I bought the unit from a rental business that went belly up for $50.00. unit works good but has 1 problem.

the dang hydraulic assist will not push the little plunger out to clamp the chain in the chain vise.

I have the book for it, read it many times. says to remove the little allen screw and fill with fluid, did all that.

then explains how to bleed the air. did all that.

still dont work.

did anyone ever experience trouble with theirs?
what did you do?


Thanks in advance,

Mark

Yeah this is a relatively common problem mate. If bleeding it won't work the piston seal is probably worn out. Spare piston assemblies are available and replacing it should work a treat :cheers:
 
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Dennisthemenace

Dennisthemenace

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I have a Jolly bench grinder from cutters choice and seems to work fine, but want to know if i need to have reverse to properly sharpen chains. I have read where some people are re-wiring and puting a 3-position switch in to achieve the reverse. Also would like to Know if anyone has one of these.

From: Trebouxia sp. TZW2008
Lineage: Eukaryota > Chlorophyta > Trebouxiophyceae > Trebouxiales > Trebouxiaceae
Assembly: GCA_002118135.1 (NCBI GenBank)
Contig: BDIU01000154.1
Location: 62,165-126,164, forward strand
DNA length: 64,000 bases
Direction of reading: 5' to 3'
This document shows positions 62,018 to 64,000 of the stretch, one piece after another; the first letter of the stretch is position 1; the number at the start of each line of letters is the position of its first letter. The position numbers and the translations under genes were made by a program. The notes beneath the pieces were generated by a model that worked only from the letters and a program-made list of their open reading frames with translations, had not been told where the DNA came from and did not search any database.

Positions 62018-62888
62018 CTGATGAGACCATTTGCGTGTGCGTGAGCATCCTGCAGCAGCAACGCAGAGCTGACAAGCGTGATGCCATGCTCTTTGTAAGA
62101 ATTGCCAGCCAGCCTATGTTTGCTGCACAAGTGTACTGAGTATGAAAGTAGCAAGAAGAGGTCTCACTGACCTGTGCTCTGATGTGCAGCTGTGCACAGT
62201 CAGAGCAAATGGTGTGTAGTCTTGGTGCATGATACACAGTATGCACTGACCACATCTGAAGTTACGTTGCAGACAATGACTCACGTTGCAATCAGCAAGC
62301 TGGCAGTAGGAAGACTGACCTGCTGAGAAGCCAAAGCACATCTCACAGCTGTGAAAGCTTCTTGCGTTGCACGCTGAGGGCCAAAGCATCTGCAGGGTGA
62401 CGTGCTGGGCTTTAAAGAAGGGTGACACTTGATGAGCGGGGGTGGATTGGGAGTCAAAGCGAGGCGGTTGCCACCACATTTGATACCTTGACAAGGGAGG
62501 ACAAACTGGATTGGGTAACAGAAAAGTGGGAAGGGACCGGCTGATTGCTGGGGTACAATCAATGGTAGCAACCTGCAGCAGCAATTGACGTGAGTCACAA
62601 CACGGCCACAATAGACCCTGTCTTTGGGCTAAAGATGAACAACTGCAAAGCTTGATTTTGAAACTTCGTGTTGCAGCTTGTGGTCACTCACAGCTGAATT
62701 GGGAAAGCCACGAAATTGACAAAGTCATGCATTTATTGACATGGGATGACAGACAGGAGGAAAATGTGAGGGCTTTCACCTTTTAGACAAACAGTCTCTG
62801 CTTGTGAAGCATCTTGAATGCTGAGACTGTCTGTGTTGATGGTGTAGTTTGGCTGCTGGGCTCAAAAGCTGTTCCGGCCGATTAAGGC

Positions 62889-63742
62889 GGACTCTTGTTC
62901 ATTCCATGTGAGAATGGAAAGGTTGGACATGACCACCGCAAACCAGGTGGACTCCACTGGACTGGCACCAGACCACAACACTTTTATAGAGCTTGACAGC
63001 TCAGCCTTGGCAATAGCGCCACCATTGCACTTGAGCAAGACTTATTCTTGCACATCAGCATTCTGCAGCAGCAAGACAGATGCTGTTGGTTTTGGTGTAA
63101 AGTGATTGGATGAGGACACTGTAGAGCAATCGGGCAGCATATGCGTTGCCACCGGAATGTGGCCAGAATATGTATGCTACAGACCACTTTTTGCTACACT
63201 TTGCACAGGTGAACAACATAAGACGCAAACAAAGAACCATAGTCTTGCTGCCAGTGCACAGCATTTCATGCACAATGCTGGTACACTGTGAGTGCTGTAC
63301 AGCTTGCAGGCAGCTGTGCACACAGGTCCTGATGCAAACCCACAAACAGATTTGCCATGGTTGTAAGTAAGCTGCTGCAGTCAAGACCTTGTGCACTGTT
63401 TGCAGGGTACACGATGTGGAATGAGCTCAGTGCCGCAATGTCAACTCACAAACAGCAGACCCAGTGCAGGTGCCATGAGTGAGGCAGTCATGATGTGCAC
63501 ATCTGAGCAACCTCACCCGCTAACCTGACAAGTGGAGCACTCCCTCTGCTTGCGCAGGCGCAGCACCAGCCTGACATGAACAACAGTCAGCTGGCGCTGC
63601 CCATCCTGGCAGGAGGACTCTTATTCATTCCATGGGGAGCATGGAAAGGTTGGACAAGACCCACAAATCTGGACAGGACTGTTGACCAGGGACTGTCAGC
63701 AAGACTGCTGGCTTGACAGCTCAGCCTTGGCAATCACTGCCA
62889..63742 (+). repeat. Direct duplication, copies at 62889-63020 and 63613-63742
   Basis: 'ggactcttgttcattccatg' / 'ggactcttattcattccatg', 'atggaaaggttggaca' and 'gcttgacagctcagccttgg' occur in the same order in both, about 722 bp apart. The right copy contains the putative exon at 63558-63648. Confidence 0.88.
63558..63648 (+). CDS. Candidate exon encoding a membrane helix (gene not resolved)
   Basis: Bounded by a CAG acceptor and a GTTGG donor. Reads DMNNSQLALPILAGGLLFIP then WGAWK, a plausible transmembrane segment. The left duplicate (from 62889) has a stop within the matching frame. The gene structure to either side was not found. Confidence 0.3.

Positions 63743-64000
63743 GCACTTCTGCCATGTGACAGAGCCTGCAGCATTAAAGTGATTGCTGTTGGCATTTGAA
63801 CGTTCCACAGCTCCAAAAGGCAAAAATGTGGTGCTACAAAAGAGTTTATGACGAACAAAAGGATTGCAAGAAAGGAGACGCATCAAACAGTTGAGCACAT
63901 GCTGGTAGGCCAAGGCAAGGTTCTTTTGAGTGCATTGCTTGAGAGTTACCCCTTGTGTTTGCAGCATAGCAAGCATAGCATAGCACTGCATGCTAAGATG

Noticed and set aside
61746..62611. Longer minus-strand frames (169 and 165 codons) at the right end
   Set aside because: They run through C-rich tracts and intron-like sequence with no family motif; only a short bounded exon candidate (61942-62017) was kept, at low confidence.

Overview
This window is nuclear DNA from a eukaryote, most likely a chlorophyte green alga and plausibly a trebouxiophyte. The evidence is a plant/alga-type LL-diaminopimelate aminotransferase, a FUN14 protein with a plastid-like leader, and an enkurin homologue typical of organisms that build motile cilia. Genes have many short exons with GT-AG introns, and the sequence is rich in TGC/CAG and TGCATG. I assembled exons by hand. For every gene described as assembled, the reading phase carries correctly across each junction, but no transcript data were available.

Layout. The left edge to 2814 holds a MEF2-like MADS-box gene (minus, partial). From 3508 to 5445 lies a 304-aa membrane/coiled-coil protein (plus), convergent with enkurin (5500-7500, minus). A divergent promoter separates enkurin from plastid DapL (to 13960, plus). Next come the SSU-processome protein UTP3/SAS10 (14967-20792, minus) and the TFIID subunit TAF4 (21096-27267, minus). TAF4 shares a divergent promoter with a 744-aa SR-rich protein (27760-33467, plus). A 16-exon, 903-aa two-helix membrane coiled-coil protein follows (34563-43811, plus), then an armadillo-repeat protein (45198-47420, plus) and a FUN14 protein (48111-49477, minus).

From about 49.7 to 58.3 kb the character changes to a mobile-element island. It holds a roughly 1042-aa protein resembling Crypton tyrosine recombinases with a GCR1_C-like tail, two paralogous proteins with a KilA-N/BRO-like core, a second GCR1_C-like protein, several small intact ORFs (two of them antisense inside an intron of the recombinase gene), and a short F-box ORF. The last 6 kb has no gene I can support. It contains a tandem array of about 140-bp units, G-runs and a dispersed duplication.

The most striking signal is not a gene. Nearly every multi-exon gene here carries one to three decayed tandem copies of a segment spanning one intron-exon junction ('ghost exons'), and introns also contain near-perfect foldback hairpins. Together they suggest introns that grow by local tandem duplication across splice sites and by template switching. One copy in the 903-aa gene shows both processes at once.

Yes, the Jolly (I have the Super jolly) is better when you reverse the wheel direction for LH cutters so it doesn't leave a burr on the outside. Grinders used to come from the factory reversable but of course modern day dumbing down OH&S regs have got rid of that. To reverse your Jolly for the LH side get a 5 mm Allen bit, put it in your cordless drill, insert into screw that holds the wheel on and spin the wheel at full speed then hit the on/off.

burr on outside of cutter?????---big deal--and about three spins of the chain in wood--goodbye burr--and wont change the sharp of the cutter---
I disagree, pros around here knock the burr off the top plate with a stick or wooden file handle forwards (when hand filing) as when the burr is removed backwards by chain rotation it causes damage to the chrome. It would be the same on the side. Anyway it gives a more consistent finish doing both sides outside in. It is a small thing but....
Anyway grinders used to be made reversable for a good reason, then they were not, for dumb down OH&S reasons. I always reverse cause it is so easy
 
LoneOak